I'm old enough to remember a time when tattoos were uncommon. When I was growing up, tattoos were the strict provenance of rebels, and criminals. If you saw a character on tv or in a movie with a tattoo, you knew that guy was a villain. Only one of my friends' parents had tattoos. There was a crudely rendered Betty Boop on one arm, and a Magic 8-Ball on the other. He was the kind of dad who always wanted to hang out and party with us. He was the kind of dad who, if he offered you a ride home at the end of the evening, you would decline even if the only other option was calling your father at 3 AM and asking for him to come pick you up.
When I was in university in the early 90s, I wanted a tattoo. I wanted to look like a rebel. I wanted to appear edgy and mysterious. I wanted to create the illusion that I had a sordid past. I wore concert tees or flannel shirts, army surplus boots, ethnic jewellery I bought at craft fairs in the Students' Union Building, and high-waisted, pleat-fronted jeans from The Gap. But really I was a Star Trek-loving, anthropology major who lived with her parents. I was anything but counter-culture. Also I was too cheap to get a tattoo.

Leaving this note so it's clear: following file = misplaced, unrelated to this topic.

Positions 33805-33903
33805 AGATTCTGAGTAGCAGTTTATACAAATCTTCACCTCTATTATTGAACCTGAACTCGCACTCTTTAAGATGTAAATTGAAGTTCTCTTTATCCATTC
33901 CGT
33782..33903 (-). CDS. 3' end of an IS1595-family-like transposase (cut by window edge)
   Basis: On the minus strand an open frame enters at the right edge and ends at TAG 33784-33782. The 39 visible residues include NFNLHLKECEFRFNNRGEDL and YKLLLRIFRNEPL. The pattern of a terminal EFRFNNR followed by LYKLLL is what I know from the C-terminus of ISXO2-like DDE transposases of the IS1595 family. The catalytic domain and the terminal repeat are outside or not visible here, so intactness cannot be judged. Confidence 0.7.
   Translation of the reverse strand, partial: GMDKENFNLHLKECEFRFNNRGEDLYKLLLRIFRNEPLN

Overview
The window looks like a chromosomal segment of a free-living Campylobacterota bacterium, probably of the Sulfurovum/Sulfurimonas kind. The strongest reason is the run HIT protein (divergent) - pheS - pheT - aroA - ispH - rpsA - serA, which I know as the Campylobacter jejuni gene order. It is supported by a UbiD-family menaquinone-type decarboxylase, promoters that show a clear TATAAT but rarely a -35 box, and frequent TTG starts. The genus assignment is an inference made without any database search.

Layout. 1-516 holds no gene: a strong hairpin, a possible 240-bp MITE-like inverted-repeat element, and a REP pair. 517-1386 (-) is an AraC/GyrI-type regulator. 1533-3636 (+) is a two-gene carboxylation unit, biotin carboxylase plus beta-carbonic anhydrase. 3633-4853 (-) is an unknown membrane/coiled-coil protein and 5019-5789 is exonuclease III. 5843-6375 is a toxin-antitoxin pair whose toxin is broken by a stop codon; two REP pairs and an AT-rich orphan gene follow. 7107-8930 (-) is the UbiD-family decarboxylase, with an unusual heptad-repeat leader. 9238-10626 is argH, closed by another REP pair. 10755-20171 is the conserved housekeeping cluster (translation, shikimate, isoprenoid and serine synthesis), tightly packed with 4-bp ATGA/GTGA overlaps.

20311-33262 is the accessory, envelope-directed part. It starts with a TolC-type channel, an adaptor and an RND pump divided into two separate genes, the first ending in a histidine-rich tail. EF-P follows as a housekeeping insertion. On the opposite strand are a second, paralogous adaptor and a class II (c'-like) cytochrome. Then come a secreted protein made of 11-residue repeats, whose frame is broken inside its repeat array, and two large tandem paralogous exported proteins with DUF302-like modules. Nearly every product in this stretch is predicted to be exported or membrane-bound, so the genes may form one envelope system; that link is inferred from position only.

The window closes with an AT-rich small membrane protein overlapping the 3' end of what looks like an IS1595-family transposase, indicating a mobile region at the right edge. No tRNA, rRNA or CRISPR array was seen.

Twenty years on, I'm glad I didn't get a tattoo. Tattoos no longer differentiate, they homogenize. In 2011, having a tattoo doesn't make you a rebel. It makes you middle class. And mainstream. And old. And unlike jeans with an eight-inch zipper, you can't take off a tattoo, hide it in the back of the closet, and explain that you only got them because Helen Hunt had a pair just like it on Mad About You. And really, who didn't love Helen Hunt in 1992!? She was SASSY! She wore HATS, for FUCK'S SAKE!
That being said, I'm TOTALLY gonna get this for my 40th birthday:
No, I'm not.
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Before getting a tattoo (or marrying or hiring someone with a tattoo) you should check out this Tattoo Location diagram. It's a very useful tool